We begin and Bader pushes forward, looking to swing some punches. He lands a good right hand early but Schafer looks pretty calm and looks to pump out the jab. Good leg kick from Bader and he continues to swing for the fences although he hasn’t landed yet. Good right hand from Schafer. Bader is really swinging with the overhand right here; similar to fellow wrestler Josh Koscheck in fact. Suddenly a pair of BRUTAL RIGHT HANDS crack Schafer on the temple and put him down! Eric looks to be in deep trouble as Bader swarms on him, landing some BOMBS, including a vicious right over the top of the guard like the one he used to knock out Tom Lawlor. Somehow Schafer survives and gets to full guard, but as he looks to scramble up Bader throws him into the fence and lands some more rights. Schafer looks horribly rocked and he gives his back, taking more punches before standing, but then Bader grabs him and RAGDOLLS HIM TO THE GROUND! Holy shit. Schafer stumbles to his feet and eats a massive combo, looking completely out of it now, and then Bader simply grabs him by the neck and tosses him down. Schafer gives his back and Bader ends up punching him from the side; how Schafer’s survived this onslaught I don’t know. Schafer tries for a kimura, but he’s got no control over Bader’s body and the TUF winner ends up in Schafer’s guard. Oma plata attempt from Schafer, but Bader pulls right out and lands a nasty right hand to the face. Schafer still doesn’t look quite with it, but he’s doing enough to tie Bader up. Seconds remaining and Bader stands free of the guard. Round ends there and I’m scoring that 10-8 for Ryan Bader based on the massive amount of punishment that Schafer took.
Second round and Schafer looks to throw out the jab again. Good leg kick from Bader as he steps in, but Schafer catches him with a poke in the eye and the ref calls time. Total accident. They restart and Schafer lands with a nice left hook. Bader’s pace has noticeably slowed down from the first round here, but then again, he blew a ton of energy in the opener looking for the finish. Schafer looks more aggressive now, pushing forward, but he almost takes another overhand right to the temple again. Good jabs from Schafer and Bader is basically reduced to winging punches looking for the one-shot knockout now. Good jab from him though. Combo from Bader, answered by one from Schafer. Overhand right misses for Bader and Schafer catches him with a good straight right. Nice left hook backs Bader up and Schafer smiles at him. Schafer continues to throw combos but walks into a counter right hand that slows him down for a second. Late takedown attempt is blocked by Schafer and he lands a right hand and blocks another takedown on the buzzer. Close round but Schafer was the aggressor and landed the better punches, so 10-9 for him.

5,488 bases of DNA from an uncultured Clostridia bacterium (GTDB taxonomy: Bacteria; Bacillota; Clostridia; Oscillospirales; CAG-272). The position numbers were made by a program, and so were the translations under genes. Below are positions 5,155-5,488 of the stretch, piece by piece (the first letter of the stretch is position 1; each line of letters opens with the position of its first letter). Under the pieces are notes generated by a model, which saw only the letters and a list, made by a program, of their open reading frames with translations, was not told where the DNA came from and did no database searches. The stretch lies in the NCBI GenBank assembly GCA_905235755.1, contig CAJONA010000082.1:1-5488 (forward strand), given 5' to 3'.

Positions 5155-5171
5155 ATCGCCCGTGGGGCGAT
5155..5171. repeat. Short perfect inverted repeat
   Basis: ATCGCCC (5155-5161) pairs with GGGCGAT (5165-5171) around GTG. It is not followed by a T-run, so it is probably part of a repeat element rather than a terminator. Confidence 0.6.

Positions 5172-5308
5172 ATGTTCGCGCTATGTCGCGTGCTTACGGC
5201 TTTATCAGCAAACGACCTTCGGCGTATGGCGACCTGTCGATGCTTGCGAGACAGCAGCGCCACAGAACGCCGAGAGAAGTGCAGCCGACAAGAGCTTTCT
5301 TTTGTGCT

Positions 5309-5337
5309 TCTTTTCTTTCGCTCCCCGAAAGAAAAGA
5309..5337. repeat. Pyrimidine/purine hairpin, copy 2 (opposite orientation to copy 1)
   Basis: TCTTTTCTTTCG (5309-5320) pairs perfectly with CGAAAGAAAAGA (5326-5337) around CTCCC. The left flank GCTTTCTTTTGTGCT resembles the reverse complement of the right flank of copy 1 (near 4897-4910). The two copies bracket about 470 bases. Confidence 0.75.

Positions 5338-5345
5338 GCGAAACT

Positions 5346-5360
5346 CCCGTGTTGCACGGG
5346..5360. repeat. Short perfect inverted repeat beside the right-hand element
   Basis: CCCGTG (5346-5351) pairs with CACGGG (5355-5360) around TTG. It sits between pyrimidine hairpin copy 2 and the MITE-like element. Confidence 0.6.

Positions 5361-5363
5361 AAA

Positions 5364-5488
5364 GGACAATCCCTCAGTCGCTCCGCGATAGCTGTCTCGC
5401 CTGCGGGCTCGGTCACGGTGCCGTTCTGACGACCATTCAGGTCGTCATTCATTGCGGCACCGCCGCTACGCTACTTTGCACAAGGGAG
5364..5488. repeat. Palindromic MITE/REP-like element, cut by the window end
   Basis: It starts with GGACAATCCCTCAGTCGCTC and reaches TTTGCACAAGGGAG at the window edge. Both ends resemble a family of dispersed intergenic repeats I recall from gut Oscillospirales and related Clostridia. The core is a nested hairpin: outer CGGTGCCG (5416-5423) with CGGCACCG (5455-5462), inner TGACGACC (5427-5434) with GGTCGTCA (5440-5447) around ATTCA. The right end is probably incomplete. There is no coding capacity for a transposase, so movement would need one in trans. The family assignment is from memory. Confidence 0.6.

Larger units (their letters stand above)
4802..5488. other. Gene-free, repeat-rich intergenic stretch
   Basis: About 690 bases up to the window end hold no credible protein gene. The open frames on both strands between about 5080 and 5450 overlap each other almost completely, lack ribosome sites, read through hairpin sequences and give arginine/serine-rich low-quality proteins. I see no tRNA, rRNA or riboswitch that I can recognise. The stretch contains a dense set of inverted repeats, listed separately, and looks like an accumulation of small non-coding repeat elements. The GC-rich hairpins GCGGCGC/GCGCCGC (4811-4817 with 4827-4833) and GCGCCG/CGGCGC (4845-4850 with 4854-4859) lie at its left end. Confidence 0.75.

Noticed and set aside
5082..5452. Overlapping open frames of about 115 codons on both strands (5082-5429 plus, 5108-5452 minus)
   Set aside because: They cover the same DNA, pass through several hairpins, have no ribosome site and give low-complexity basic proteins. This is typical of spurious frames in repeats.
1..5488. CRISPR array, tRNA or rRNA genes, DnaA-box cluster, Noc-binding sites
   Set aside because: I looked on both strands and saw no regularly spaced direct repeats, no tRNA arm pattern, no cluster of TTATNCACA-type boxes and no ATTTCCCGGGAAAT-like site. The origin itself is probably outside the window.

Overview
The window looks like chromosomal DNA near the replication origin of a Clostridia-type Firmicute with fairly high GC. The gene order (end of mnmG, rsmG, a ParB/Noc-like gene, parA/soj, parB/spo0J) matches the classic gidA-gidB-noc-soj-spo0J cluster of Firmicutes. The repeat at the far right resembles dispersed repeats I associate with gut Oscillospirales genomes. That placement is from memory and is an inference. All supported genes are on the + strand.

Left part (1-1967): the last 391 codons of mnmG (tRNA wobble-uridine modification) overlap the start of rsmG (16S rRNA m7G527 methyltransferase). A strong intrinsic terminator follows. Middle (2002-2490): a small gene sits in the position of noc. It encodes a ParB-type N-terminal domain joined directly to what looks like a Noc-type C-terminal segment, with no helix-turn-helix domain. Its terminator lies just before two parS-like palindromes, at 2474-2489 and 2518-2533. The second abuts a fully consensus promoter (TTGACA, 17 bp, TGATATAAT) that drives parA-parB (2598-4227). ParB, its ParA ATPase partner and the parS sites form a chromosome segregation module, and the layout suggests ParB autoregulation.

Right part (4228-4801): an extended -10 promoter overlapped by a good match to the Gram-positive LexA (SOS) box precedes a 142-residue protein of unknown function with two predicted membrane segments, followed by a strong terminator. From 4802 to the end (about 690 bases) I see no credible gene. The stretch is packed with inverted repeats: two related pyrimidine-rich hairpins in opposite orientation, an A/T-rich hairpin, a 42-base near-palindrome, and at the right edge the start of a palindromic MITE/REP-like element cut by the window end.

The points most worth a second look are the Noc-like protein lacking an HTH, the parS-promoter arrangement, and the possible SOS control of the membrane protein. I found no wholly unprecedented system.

Third and final round and Schafer opens with the jab again, looking to keep Bader at bay while the TUF winner looks to counter. MASSIVE OVERHAND RIGHT lands for Bader again, right on the temple, and Schafer SLIDES LIKE HE’S ON ICE before going down! Bader pounces, looking to finish by bombing away, but Schafer survives again and manages to tie Bader up in the guard. Bader stands free and the ref calls time to check a cut over Schafer’s right eye, and the replay shows it was caused by an inadvertent headbutt in the guard. Restart, and Bader swings for the fences again looking for the knockout. Schafer doesn’t look quite recovered though and he’s looking much slower than in the second round now. Two minutes to go and they continue to exchange strikes with neither really gaining the advantage. Double leg from Bader and he lands in side mount, where Schafer uses his legs to tie up the left arm. Bader slips free of that and grinds away with some short punches, controlling Schafer until he gets full guard right before the buzzer. I’ve got this 29-27 for Ryan Bader.
Judges have it 30-27, 29-26 and 30-27, unanimous decision for Ryan ‘Darth’ Bader. This was an impressive performance from Bader and once again he showed that he has devastatingly heavy hands – Schafer showed some serious toughness to survive the first round onslaught particularly – to go with his great wrestling base. Still, it wasn’t a flawless fight from him as he slowed down a lot in the second and third rounds after putting on such an aggressive first, and that almost allowed Schafer back into the fight until Bader landed another haymaker in the third. Still, he’s a young guy and if he continues to improve his game like he has been, he’s still my pick for the future 205lbs champion. He’s also definitely one of my favourite guys to watch and his whole UFC career thus far has been like one extended highlight reel when you consider this fight with the knockdowns as well as the KOs of Magalhaes and Lawlor.
Prior to the weigh-ins, I was giving Yoshida a fair chance at pulling a win out here, as Johnson, while tremendously explosive, is still pretty inexperienced in the big picture and his ground game isn’t really proven yet, while Yoshida’s one of the more underrated guys at 170lbs – anyone who beats down Akira Kikuchi like he did is a badass. But then Johnson somehow missed weight by SIX POUNDS (apparently due to a knee injury) and the size difference ended up such that Yoshida had little chance in hell of winning. I guess he showed guts to even take the fight under such circumstances.
Sure enough the size difference is ridiculous; they look separated by two weight classes at least and it’s not like Yoshida is a smaller, chubby Welterweight either – in fact, I remember him being about the same size as Josh Koscheck when they fought. Johnson is basically a monster who arguably shouldn’t be fighting in this division.